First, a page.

April 2011
Volume 52, Issue 14
Free
ARVO Annual Meeting Abstract  |   April 2011
Endophthalmitis Following Microincisional Vs 20-Gauge Vitrectomy: A Systematic Review And Meta-analysis
Author Affiliations & Notes
  • Francesca Menchini
    Department of Ophthalmology, University of Udine, Udine, Italy
  • Andrea Govetto
    Department of Ophthalmology, University of Udine, Udine, Italy
  • Gianni Virgili
    Department of Ophthalmology, University of Florence, Florence, Italy
  • Paolo Lanzetta
    Department of Ophthalmology, University of Udine, Udine, Italy
  • Footnotes
    Commercial Relationships  Francesca Menchini, None; Andrea Govetto, None; Gianni Virgili, None; Paolo Lanzetta, None
  • Footnotes
    Support  None
Investigative Ophthalmology & Visual Science April 2011, Vol.52, 6133. doi:
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      Francesca Menchini, Andrea Govetto, Gianni Virgili, Paolo Lanzetta; Endophthalmitis Following Microincisional Vs 20-Gauge Vitrectomy: A Systematic Review And Meta-analysis. Invest. Ophthalmol. Vis. Sci. 2011;52(14):6133.

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      © ARVO (1962-2015); The Authors (2016-present)

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Abstract

Purpose: : Endophthalmitis is an uncommon severe complication of vitrectomy and is thought to be more frequent after microincisional (23- and 25- gauge) compared to standard (20-gauge) vitrectomy. Summarizing data on the risk of endophthalmitis using either vitrectomy technique is important to patients and treating physicians, because a single study is unlikely to be conclusive given the rarity of the event.

Methods: : We conducted a systematic review of randomized and non-randomized studies comparing microincisional and standard vitrectomy, searching Medline and EMBASE up to November 2010 and handsearching references of retrieved studies. The rate of endophthalmitis was investigated by a direct comparison between microincisional and standard pars plana vitrectomy and by subgroup analyses, exploring whether differences in endophthalmitis rate could be explained by different surgical approaches in microincisional technique (straight vs beveled incision) and use of prophylactic topical antibiotics. Bayesian meta-analysis was used to compute a pooled odds ratio (OR) of endophthalmitis for microincisional vs standard vitrectomy. We decided to use Bayesian methods due to the infrequency of the event investigated and the observational nature of most of the studies included in our review. Bayesian methods can indeed manage rare events and heterogeneity with a minimum of statistical assumption.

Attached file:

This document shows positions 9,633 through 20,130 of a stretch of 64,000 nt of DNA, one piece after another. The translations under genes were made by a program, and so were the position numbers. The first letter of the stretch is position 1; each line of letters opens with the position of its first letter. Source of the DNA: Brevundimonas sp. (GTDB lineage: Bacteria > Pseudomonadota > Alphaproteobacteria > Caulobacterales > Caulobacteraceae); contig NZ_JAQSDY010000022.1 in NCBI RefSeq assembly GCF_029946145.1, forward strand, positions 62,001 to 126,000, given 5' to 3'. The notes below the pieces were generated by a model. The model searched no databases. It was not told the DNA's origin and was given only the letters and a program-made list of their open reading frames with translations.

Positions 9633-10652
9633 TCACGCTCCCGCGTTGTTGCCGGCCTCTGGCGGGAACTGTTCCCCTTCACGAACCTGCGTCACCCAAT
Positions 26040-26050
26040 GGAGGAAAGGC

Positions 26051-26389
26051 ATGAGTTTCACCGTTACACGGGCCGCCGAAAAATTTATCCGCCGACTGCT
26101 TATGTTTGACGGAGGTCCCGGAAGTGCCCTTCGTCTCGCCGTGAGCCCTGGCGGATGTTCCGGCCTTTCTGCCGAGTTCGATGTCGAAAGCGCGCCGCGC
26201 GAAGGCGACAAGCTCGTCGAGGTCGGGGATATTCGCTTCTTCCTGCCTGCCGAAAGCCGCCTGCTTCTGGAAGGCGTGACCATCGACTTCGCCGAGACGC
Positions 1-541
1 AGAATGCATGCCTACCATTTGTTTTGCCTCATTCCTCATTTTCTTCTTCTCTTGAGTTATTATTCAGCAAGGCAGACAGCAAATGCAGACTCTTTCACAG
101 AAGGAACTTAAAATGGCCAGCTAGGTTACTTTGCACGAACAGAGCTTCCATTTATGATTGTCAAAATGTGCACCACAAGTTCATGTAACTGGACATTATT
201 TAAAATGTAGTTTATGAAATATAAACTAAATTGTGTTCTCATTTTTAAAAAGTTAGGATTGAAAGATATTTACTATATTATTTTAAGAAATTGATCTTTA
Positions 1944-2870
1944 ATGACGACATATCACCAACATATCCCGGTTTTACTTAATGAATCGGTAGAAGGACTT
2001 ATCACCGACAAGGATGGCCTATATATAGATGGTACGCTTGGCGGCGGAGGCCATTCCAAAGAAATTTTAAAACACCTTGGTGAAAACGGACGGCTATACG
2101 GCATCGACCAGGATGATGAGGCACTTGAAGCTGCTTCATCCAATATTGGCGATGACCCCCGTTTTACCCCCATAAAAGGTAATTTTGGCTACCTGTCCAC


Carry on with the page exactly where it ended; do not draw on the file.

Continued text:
Results: : The search found 3 small randomized and 15 non-randomized studies recording 60 cases of endophthalmitis in 112,663 participants. The meta-analysis found the overall OR of endophthalmitis for microincisional vs standard vitrectomy was 2.5 (95% credible interval 0.71 to 7.0). Subgroup analyses including incision type found an increased risk of endophthalmitis using a microincisional straight approach compared to standard vitrectomy (OR=16, 1.9 to 200), but no increase for a beveled approach (OR=0.76, 0.20 to 2.5). The post-operative use of subconjunctival antibiotics tended to reduce the risk of endophthalmis.

Conclusions: : The results of our systematic review support current recommendation that a beveled incision should be used in microincisional vitrectomy because there was no significant increase of endophthalmitis compared to standard vitrectomy using this approach.

Keywords: endophthalmitis • vitreoretinal surgery 
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